OK, argue with me if you like. Point out that she was a mayor, then a governor. Point out all the things she's done to help Alaska get its hands on more oil money. Laud her if you will for being a working mother, who kept a Down Syndrome child when most might have taken the expedient route. But don't claim that any of that makes her a solid pick to be our first female Vice President.

What about Olympia Snowe? Senior Senator from Maine since 1995, prior to that spending 16 years as a Representative, orphaned at 9 and raised by an aunt and uncle. Has quite a list of Committee assignments:

  • Committee on Finance

    • Subcommittee on Health Care

    • Subcommittee on International Trade and Global Competitiveness

    • Subcommittee on Taxation, IRS Oversight, and Long-term Growth

  • Committee on Small Business and Entrepreneurship (Ranking Member)

  • Committee on Commerce, Science, and Transportation

    • Subcommittee on Aviation Operations, Safety, and Security

    • Subcommittee on Interstate Commerce, Trade, and Tourism

    • Subcommittee on Oceans, Atmosphere, Fisheries, and Coast Guard (Ranking Member)

  • Select Committee on Intelligence

A hawk when it comes to foreign affairs, more moderate for other issues (abortion and gay rights among them), and definitely fiscally conservative (opposed George Bush's tax cut plans). In 35 years as an elected official, she has never lost an election. Frankly, she's more a "maverick" than John McCain!

And I could go on. I used Olympia Snowe to make a point: it's kind of hard to defend Sarah Palin on her merits when you had to pass over so many other more qualified candidates. McCain has asked her to be one step away from the Oval Office and yet if the moment came and she was forced to pick up the reins, I think it would be beyond her. I think she would be completely beholden to the advisers McCain would leave behind to carry her through her Presidency.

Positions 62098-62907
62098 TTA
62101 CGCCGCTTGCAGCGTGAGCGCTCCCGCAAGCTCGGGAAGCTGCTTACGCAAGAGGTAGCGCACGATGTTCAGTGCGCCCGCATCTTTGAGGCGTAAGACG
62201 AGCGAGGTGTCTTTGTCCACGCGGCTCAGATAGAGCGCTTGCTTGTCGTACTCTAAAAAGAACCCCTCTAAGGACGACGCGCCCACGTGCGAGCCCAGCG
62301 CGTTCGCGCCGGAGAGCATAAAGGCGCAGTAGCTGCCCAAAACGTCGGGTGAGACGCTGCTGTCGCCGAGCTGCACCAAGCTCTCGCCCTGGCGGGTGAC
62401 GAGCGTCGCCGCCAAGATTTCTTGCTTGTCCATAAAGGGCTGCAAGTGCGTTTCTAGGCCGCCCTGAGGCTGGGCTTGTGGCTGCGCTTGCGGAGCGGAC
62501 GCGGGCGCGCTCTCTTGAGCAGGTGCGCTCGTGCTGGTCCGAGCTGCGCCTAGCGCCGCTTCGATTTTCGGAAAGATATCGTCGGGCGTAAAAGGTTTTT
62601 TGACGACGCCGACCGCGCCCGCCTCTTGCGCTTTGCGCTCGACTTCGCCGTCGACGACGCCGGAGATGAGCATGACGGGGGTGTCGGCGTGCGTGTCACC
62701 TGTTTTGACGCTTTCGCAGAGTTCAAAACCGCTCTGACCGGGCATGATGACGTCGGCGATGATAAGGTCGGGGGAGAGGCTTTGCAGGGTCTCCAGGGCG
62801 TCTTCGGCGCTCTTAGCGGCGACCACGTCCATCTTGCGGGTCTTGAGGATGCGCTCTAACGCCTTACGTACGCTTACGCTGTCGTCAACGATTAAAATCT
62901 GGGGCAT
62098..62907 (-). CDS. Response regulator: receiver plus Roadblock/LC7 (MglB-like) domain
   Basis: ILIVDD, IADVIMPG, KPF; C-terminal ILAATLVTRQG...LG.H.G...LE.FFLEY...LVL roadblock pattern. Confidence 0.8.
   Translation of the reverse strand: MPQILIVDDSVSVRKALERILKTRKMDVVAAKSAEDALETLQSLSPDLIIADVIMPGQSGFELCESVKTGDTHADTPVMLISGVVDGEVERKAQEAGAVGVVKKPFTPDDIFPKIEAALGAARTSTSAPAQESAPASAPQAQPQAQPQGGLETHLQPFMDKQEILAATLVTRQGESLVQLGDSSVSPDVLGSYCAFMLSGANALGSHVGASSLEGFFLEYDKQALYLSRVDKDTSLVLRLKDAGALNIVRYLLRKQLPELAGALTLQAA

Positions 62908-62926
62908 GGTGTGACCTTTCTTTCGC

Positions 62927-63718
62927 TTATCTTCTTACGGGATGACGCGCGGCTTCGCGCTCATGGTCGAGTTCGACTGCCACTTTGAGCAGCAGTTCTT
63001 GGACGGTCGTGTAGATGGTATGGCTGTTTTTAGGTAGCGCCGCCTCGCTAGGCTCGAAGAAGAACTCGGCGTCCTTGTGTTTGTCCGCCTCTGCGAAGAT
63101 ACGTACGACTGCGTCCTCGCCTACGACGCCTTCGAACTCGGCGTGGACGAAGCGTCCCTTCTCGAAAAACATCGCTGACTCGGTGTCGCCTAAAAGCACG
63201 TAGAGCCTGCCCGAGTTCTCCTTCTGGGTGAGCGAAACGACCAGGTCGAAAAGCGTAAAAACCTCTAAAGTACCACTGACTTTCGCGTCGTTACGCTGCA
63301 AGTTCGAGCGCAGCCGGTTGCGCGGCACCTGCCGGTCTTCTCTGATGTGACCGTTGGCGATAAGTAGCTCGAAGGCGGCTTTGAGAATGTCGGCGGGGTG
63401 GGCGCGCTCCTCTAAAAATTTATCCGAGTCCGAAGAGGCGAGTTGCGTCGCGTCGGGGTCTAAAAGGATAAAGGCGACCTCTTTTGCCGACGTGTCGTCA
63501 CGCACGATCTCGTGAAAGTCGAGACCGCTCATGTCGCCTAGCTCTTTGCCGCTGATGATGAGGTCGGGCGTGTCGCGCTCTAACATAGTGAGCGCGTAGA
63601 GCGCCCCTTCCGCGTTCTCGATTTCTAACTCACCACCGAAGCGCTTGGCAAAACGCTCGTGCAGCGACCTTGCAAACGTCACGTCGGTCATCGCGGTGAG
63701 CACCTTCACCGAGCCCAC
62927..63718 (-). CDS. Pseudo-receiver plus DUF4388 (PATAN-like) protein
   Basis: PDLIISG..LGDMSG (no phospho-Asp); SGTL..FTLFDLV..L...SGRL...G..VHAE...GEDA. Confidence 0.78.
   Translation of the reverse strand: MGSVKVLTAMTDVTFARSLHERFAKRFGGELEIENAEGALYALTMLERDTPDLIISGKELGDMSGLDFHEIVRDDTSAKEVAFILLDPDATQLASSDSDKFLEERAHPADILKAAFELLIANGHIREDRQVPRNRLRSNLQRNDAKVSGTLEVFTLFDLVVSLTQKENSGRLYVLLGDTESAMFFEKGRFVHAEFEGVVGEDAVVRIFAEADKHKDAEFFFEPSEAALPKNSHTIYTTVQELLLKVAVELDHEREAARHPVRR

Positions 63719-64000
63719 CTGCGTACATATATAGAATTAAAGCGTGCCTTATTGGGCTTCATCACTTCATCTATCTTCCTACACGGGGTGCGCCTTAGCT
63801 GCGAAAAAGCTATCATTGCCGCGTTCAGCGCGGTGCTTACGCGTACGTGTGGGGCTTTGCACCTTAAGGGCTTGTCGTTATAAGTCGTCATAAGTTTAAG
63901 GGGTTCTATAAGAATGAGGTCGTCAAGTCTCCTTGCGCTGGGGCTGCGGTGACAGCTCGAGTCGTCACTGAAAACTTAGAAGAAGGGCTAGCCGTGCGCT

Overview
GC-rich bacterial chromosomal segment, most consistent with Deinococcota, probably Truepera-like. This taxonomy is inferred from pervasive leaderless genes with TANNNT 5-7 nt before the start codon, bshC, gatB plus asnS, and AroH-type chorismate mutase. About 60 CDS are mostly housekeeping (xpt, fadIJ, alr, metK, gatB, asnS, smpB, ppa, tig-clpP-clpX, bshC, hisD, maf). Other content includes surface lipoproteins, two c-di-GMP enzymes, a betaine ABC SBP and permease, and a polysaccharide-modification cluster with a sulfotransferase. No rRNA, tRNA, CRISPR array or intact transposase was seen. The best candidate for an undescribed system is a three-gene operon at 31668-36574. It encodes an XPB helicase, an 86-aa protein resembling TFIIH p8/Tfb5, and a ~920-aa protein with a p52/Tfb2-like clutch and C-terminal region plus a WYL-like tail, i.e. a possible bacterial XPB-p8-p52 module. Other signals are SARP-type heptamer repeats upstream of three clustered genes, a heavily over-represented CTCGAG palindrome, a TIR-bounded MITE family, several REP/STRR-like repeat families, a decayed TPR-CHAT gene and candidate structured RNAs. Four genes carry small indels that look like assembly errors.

She may have smarts, and savvy, and be a fierce debater, but the office of President requires compromise not obstinacy, conviction not conversion, and a willingness to rise above and beyond your own persona to do what is right for all Americans. It requires stepping down from the bully pulpit and pulling up those who cannot pull up themselves. It requires compassion for all those in need. It demands the greatest sacrifices of self, because there is no vacation from being President. It requires seeing the broadest picture of the world while at the same time understanding the subtle nuances of what makes the world work. And while a President can surround himself or herself with trusted advisers, at some point the decision falls on the President's shoulders.

I have seen and heard a lot of Sarah Palin in the last two weeks, and I cannot say I am impressed. She is focused solely on repeating the same tired patter of the Republican Party line and making it clear that her personal beliefs are more important than your or mine. She and her followers have clothed her in the cloak of feminism, but her actions and beliefs speak of a woman who feels that other women have no right to determine what they do with themselves and their bodies. She would put her own beliefs ahead of the greater good, and to me that spells zealotry.

In the end, she is condemned for what she is: John McCain's lap dog, his smokescreen, his attempt to pander to people rather than give them his "straight talk." And while for now she is some sort of warped feel-good story, all too soon the reality of the fight she has gotten involved in will come to her, and she will be found wanting.

Friday, September 12, 2008

Why Some Americans Don't Trust You, Senator Obama

It's quite simple really -- you upset the status quo.

For one, you're a "Black man." Nobody is outright playing the race card, but then no one would be stupid enough to. And yet you know that behind closed doors in America, there are people actually frightened at the thought of you holding the reins. Their fear is that there will some kind of retribution for slavery or there will be rioting in the streets as your brethren decide to "punish the White man." It's frightening that living in an age of information as we do, such parochial views are still widespread.